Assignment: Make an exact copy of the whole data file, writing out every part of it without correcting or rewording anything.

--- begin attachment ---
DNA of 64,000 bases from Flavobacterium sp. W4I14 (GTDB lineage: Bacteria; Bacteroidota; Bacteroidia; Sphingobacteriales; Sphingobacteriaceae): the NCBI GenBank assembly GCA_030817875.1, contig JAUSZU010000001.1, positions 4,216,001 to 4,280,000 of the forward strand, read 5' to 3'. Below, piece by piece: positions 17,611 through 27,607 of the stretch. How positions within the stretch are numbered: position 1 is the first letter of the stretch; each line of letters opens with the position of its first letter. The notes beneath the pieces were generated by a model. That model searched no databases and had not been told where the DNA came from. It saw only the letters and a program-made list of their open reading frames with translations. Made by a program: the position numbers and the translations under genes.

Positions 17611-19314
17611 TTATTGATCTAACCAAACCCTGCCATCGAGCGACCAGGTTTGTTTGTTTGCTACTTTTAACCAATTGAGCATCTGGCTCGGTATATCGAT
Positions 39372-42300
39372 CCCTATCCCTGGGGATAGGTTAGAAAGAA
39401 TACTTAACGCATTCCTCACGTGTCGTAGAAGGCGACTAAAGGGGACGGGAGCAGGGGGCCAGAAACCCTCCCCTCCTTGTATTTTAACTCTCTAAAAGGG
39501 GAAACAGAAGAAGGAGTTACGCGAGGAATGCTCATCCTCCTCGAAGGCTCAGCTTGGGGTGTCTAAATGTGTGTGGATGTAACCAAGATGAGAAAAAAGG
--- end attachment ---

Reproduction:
DNA of 64,000 bases from Flavobacterium sp. W4I14 (GTDB lineage: Bacteria; Bacteroidota; Bacteroidia; Sphingobacteriales; Sphingobacteriaceae): the NCBI GenBank assembly GCA_030817875.1, contig JAUSZU010000001.1, positions 4,216,001 to 4,280,000 of the forward strand, read 5' to 3'. Below, piece by piece: positions 17,611 through 27,607 of the stretch. How positions within the stretch are numbered: position 1 is the first letter of the stretch; each line of letters opens with the position of its first letter. The notes beneath the pieces were generated by a model. That model searched no databases and had not been told where the DNA came from. It saw only the letters and a program-made list of their open reading frames with translations. Made by a program: the position numbers and the translations under genes.

Positions 17611-19314
17611 TTATTGATCTAACCAAACCCTGCCATCGAGCGACCAGGTTTGTTTGTTTGCTACTTTTAACCAATTGAGCATCTGGCTCGGTATATCGAT
Positions 39372-42300
39372 CCCTATCCCTGGGGATAGGTTAGAAAGAA
39401 TACTTAACGCATTCCTCACGTGTCGTAGAAGGCGACTAAAGGGGACGGGAGCAGGGGGCCAGAAACCCTCCCCTCCTTGTATTTTAACTCTCTAAAAGGG
39501 GAAACAGAAGAAGGAGTTACGCGAGGAATGCTCATCCTCCTCGAAGGCTCAGCTTGGGGTGTCTAAATGTGTGTGGATGTAACCAAGATGAGAAAAAAGG